The Japanese writing system consists of three different character sets: kanji (several thousands of Chinese characters), and hiragana, and katakana (two syllabaries of 46 characters each; together called kana). Japanese texts can be written in two ways: In Western style, i.e. in horizontal rows from the top to the bottom of the page, or in traditional Japanese style, i.e. in vertical columns from the right to the left side of the page. Both writing styles exist side by side today.
In comparison with other languages, Japanese knows relatively few sounds, and pronunciation poses few problems to most learners. The biggest difficulty is accented, which does exist, but to a much lower extent than in the Chinese language. In addition, there are relatively many homonyms, i.e. words that are pronounced the same way but have different meanings. In this blog, we’ll discuss how one can learn Japanese using various offline and online sources in India:
Ways to learn Japanese from India:
- Set your pace and schedule: There are so many apps out there that focus on daily lessons designed to fit a pace that the learner is comfortable with. Want to jump right into hour-long lessons? Go for it! Only want to spare 15 minutes a day? This is doable. But if you want to really get a handle on Japanese in four weeks, we suggest practicing Japanese and studying for 30 minutes a day at a minimum—aim for more study-time whenever you can! You have the option to join multiple online courses like Multibhashi, Duolingo, Fluentu, etc. Also, try to learn with free apps available on the app/play store which can be very useful during foundation. Practicing from online video sources like youtube and apps may be useful too.
- Learn Hiragana: Hiragana is the basic Japanese phonetic alphabet. Learning it may seem a difficult task at first, but it is a very important step for achieving Japanese proficiency. As, there are 46 basic hiragana symbols that represent every sound of the Japanese language and they are used for modifying the meaning of kanjis, adding grammatical structure to sentences (okurigana); showing the pronunciation of unusual kanjis characters (furigana) and writing words that don’t have kanjis of their own.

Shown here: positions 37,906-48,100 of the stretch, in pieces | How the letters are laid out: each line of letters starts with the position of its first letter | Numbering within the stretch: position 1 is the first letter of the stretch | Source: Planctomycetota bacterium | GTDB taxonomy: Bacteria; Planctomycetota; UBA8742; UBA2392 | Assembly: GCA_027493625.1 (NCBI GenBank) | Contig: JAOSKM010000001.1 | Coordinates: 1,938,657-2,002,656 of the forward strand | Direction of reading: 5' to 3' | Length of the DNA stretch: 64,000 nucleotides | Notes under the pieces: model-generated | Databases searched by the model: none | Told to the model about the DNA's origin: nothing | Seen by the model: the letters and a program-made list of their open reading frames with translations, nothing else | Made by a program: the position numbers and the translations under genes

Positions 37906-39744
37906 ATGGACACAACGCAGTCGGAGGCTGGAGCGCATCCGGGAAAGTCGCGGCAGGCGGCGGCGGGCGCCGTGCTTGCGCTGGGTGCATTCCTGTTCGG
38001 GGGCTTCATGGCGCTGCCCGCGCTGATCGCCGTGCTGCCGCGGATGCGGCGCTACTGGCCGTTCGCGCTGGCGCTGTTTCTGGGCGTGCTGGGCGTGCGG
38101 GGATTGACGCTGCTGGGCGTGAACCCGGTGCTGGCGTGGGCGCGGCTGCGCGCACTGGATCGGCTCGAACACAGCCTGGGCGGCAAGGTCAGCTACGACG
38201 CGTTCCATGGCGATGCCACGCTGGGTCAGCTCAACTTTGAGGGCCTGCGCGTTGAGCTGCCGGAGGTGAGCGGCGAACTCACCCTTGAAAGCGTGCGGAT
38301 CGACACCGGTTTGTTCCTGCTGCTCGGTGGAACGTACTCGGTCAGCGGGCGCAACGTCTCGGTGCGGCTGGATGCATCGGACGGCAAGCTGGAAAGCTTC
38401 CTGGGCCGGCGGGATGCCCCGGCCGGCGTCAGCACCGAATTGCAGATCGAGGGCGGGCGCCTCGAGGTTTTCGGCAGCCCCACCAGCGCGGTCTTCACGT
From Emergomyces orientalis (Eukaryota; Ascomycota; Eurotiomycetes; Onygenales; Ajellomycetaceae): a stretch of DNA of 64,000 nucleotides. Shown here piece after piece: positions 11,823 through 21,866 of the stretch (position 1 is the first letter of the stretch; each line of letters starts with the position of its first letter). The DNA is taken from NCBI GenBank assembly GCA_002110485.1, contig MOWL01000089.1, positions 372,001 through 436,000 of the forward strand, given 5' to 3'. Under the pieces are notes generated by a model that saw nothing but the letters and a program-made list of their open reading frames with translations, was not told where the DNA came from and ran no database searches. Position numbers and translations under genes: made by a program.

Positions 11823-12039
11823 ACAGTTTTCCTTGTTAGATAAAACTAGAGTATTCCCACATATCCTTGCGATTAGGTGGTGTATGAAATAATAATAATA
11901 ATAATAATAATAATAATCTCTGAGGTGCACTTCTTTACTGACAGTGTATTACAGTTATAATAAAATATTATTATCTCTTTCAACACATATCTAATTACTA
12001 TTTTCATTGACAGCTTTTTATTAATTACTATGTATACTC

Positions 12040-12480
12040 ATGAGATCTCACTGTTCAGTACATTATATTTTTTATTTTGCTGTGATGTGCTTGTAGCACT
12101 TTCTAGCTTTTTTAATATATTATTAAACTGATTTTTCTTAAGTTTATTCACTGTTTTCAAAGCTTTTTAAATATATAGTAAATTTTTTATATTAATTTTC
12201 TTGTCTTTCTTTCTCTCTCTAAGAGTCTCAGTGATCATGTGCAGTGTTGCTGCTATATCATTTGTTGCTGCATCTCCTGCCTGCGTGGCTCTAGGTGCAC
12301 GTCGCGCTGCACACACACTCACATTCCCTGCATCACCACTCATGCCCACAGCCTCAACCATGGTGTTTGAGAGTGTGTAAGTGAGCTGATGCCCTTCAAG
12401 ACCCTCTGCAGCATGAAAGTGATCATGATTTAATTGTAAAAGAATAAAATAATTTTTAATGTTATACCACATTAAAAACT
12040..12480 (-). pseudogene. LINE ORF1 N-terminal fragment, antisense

- Learn to read Katakana: Learning katakana is about the same as learning hiragana, with a few Shyamalanian twists. We have yet another mnemonic-based guide for you, and chances are you’ll be able to read katakana within the next few days if you’re willing to put in the work. Katakana tends to give learners more trouble than hiragana. This is because it seems to be used less than hiragana and kanji, especially at the beginning stages. Later on, katakana will appear more frequently, but for now, simply being able to read katakana is enough. .
- Learn to type Kanji: Typing in kanji is a little more complicated than typing in hiragana or katakana, but it still follows similar rules. Learn how to type in kanji using the kanji section of our guide then read to the end. There are some additional tips and tricks in there (punctuation, symbols, etc.) that may come in handy. This is an important time in terms of pronunciation too. Make sure you consciously mimic the vocabulary audio. Think about pitch accent as you do it. This work will prepare you for sentences later.
With all that in mind, it’s time to start on some intermediate material. Make sure you are good on 100% of the previous sections before moving on. This is, by far, the most difficult portion of your Japanese education. You must have a good foundation to jump off of. When you’re ready, you can start browsing our Japanese articles and Grammar pages. Good luck!